Many of us are shocked to discover human trafficking happens in our communities. Jocelyn Hamsher is the director of Toward the Goal Ministries (TTG) in Sugarcreek, Ohio. The mentoring arm of TTG works together with Tusc Against Trafficking in New Philadelphia, Ohio, to end human trafficking in Tuscarawas County and its communities.
I spoke with Jocelyn to learn how human trafficking happens locally and how we can help. The stories shared took place near where I live, but the same evil likely occurs where you live, too.
According to the Associated Press, as many as 180,000 unaccompanied minors live in the U.S. in conditions unknown. Human trafficking is hidden everywhere.
In 2019, eighty-three unaccompanied minors were placed in Tuscarawas County from Guatemala. Often, these children are sent to the U.S. by family members who are promised a better future for their children. Family members arrange the children’s passage with an organizer, known as a “coyote.”
In exchange for safe passage to the U.S., the child then owes the coyote money for travel and entry expenses. However, instead of offering the child safe passage, some coyotes exploit the situation. Instead of the promised chance of a better life, the child is labor trafficked for little or no money with no possible way to pay the debt.
They are trapped, enslaved in the U.S. as illegal aliens with nothing but threats to keep them obedient and working.
In 2018, ten Guatemalan victims, two adults, and eight minors were convinced by a trafficker that a better life awaited them in the U.S. They were delivered to Trillium Farms, an Ohio egg farm, with a $15,000 debt for the opportunity.
Housed in filthy trailers with no running water, these enslaved victims were forced to work long hours with no breaks. They received only a tiny portion of their paychecks, making it impossible to pay off their debt. If they dared to protest, they received death threats in return.
Given so little freedom, it took four long months before one of the teenagers could secretly phone his uncle in Florida for help. Two months later, federal and local authorities found and rescued the victims in the trailer park where they were being held.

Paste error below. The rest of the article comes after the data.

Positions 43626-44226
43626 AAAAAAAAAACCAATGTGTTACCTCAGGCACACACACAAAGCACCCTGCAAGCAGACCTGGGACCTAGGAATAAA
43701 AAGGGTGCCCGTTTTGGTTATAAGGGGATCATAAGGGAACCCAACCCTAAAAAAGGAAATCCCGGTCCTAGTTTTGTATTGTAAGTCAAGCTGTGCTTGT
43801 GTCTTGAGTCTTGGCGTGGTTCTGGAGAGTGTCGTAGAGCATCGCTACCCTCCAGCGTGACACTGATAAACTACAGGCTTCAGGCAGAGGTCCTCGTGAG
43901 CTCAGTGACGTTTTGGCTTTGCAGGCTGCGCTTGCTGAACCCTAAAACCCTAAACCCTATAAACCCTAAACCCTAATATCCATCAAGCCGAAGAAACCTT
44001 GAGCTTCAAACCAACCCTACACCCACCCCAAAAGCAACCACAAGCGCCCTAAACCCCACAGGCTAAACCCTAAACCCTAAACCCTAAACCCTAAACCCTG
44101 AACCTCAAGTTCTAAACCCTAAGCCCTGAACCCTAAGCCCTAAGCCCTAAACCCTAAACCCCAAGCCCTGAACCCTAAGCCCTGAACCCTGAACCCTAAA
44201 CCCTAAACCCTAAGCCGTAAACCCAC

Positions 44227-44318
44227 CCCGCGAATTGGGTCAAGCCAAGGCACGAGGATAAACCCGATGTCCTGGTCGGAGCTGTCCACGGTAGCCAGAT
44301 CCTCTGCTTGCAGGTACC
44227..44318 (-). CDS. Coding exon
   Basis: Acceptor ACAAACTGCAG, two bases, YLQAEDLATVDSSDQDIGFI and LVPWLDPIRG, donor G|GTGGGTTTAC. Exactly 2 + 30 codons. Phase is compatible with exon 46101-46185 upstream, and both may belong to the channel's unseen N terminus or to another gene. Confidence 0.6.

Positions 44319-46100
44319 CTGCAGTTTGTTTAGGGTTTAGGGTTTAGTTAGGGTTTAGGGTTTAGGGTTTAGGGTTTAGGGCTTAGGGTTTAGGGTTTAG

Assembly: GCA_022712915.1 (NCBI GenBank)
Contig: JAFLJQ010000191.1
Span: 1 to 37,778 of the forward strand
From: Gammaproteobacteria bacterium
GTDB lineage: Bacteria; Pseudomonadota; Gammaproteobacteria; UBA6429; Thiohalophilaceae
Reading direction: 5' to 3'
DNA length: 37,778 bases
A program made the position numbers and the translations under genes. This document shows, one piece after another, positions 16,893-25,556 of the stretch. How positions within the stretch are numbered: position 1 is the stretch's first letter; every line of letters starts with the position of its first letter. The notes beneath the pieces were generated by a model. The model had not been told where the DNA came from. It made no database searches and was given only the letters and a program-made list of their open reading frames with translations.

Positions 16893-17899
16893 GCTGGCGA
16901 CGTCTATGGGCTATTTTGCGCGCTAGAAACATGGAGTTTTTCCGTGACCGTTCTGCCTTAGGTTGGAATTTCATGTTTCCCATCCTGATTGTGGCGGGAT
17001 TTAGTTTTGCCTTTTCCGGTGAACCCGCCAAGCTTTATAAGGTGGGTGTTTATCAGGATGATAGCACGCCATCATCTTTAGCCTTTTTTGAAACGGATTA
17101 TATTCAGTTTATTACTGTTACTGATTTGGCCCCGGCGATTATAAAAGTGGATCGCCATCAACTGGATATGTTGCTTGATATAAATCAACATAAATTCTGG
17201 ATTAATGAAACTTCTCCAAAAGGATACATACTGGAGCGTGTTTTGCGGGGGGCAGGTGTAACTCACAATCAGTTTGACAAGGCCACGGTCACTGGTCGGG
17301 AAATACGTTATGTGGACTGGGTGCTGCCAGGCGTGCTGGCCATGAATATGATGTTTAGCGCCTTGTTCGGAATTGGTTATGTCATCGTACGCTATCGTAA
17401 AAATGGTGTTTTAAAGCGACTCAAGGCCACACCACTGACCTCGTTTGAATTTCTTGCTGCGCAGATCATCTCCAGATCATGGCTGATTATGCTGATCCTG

People with cognitive disabilities also fall victim to trafficking. Sue (name changed to protect her identity) is one such person. For more than two years, Sue and her five-year-old daughter were forced to perform manual labor for a couple in Ashland, Ohio.
The woman and her boyfriend forced them to cook, clean up after the dogs, and do other household chores. They exploited Sue’s welfare aid and made her use that money to buy them groceries. They humiliated Sue by ordering her to eat dog food and crawl on the floor while wearing a dog collar.
The couple threatened Sue and her daughter with snakes, pit bulls, and guns. During the hours she wasn’t required to work, the woman and her boyfriend locked Sue and her daughter in their cold, damp basement with no bathroom.
Sue was bodily injured three different times and taken to the emergency room for narcotic pain medication prescriptions. The couple then used the narcotics to satisfy their drug addictions. It is difficult to imagine why Sue did not admit her abuse to the hospital staff, but she must have felt threatened into silence.
Finally, the day came when Ashland police became involved. Desperate, Sue hoped to be arrested for stealing a candy bar. When the officer stopped her, she asked to go to jail because the people she lived with were abusing her.
Sue found the help she needed, and her traffickers were sentenced to prison for more than thirty years. Beyond justice served, these two criminals can no longer manipulate vulnerable people like Sue.
If trafficking happens so secretly, how can we know if someone is enslaved and victimized? There are danger signs, possible red flags, of human trafficking we can see. A trafficking victim may:
The above lists provided by Tusc Against Trafficking serve to educate us, but Jocelyn suggests we need to listen to “our gut.” When we see something strange happening to another person, something off, we need to pay attention to that still small voice. The Holy Spirit is often prompting us to help. So, how can we help? What action is the best to take?
Jocelyn Hamsher says, “collect as much information as you can and call the police. Victims can get beat up or even killed by their trafficker if we try to intervene.” Make a note of the time, location, vehicle, license plate, physical features of both the child and suspected trafficker to share with the authorities.
Anything you can communicate will be helpful. The State Highway Patrol, Sheriff, and local police have the proper training to handle traffickers and release survivors. Jocelyn says, “Please, don’t be afraid to call.”
Across the globe, IJM brings hope and change through consistency. They continue to train people, social workers, judges, police, churches, and communities to rescue and help survivors heal and thrive. They step into God’s heart for justice around the world. A meaningful way to help trafficking victims is to pray for the work of IJM. Jenn Petersen asks,
“Please, pray for the church around the world, that Christians would share God’s heart for justice and for the most vulnerable. Pray that we would use our voices, prayers, gifts, and actions on behalf of those trapped in slavery and suffering from violence.
Just as Jesus left the ninety-nine to go after one lost lamb, may we be willing to sacrifice our comfort to come alongside the one who is trembling at the hand of violence.”